[caption id="attachment_19942" align="alignleft" width="252" caption="via americanswhotellthetruth.org"][/caption] "They tell us we're collateral damage. Well, I ain't collateral damage. I am somebody. My name is Larry Gibson." --Larry Gibson Politics in West Virginia always feel more real to me. Energy and economic policies have allowed coal companies to turn the state into a national sacrifice zone. Mountains are flattened by a surface mining technique called mountaintop removal, which buries rivers and streams in debris and poisons the ground water with the waste. Appalachians that fight back or speak out are often ostracized and viciously attacked by pro-coal partisans while officials often look away or side with industry. My friend Larry Gibson lived that reality more than most. Yesterday, after decades of fighting Big Coal, Larry passed away on Kayford Mountain. The first time I met Larry was like the first time lots of other people met Larry over the years. It was at his family home on Kayford Mountain. The “family home” was a small, simple house. The 54 acre property is surrounded by one of the largest mine sites in the state. When you look at the mine site from Larry’s property line, you see moonscape. When you look at aerial photos of it, you see an island of green surrounded by moonscape. Larry had decided early on that he wouldn’t sell out to the coal companies and allow them to strip mine Kayford, a place his family had lived on for generations. Larry spent a lot of his life in the past 20 years traveling the country speaking out powerfully, in his trademark bright yellow hat and t-shirt, about mountaintop removal and the coal industry’s war on Appalachia. He started a foundation called Keepers of the Mountain that has since educated and inspired thousands. Churches, schools, community groups: he never gave up. Larry kept fighting and spreading the gospel about his mountain home until the end. He was one of the most warmhearted people I knew and had a sweet sense of humor. No one was a stranger to him. He stayed at my house in the Mission district of San Francisco for a few days last year and woke up early every day to go just walk around the neighborhood and talk to people. Larry once said:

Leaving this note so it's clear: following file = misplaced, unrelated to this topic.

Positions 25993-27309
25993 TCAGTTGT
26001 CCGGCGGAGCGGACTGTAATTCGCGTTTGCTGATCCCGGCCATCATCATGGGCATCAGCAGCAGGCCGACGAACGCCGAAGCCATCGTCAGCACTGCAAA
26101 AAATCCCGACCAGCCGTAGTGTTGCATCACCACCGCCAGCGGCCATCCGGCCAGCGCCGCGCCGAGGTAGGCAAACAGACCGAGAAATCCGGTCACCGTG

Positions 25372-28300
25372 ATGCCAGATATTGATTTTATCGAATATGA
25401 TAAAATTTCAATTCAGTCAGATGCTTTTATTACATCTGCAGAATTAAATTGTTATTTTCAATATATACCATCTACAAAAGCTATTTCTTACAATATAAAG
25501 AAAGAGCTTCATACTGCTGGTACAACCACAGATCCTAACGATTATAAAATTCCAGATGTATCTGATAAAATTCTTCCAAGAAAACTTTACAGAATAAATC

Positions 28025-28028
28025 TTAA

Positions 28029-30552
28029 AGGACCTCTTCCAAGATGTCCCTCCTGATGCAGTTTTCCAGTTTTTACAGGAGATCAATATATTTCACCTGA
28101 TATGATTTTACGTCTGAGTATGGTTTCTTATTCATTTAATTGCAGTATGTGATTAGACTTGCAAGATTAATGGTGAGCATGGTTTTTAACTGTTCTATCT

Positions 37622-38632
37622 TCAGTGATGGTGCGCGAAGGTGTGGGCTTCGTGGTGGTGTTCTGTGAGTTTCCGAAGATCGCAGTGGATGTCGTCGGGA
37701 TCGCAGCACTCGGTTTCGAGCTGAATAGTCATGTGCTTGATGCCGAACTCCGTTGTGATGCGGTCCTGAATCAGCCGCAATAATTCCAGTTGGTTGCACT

I never wanted to become an activist, but I had to. If I hadn't I would have been torn off this mountain a long time ago. There are thousands of people around the world who have heard me speak since I started this work, but honestly I wish to God no one knew my name. I wish I didn't have to leave my home and talk to people about mountaintop removal. Last year I traveled eight months out of the year talking to people about this stuff. But I know I have to bring this message to the world and I'm gonna fight for justice in every way I can. We have to have an uprising. This isn't an uprising that can be bought with money, but one that's coming from the hearts of honest and hardworking people.
[caption id="attachment_19943" align="alignleft" width="300" caption="Larry sitting in at the White House with Teri Blanton and David Daniel, via Tar Sands Action"][/caption] RAN had a long history with him. The Coal Finance Campaign worked with Larry for years on campaigns to end mountaintop removal. Former RAN Senior Campaigner Annie Sartor remembers working with Larry around the Chase and Bank of America shareholder meetings in 2009 and 2012, respectively: “Larry spoke truth to power in a way that was unparalleled—when Larry spoke, all of the sterile formality, slick greenwashing and empty words of the bankers fell away. In their place was a man who was the living embodiment of integrity and resolve in the face of power. Larry was fighting to save his home.” He had a great impact on a lot of people. Lots of people are heartbroken and saddened by his passing. Gatherings, protests and Mountain Justice camps in Appalachia won’t be the same without Larry Gibson in his neon yellow hat and t-shirt sharing with us his truths about growing up in West Virginia, standing up to the likes of Massey and Arch Coal, and just putting his arm around you and listening to what you had to say. He changed us all and will be sorely missed.

Patriot Coal: Another One Bites the Dust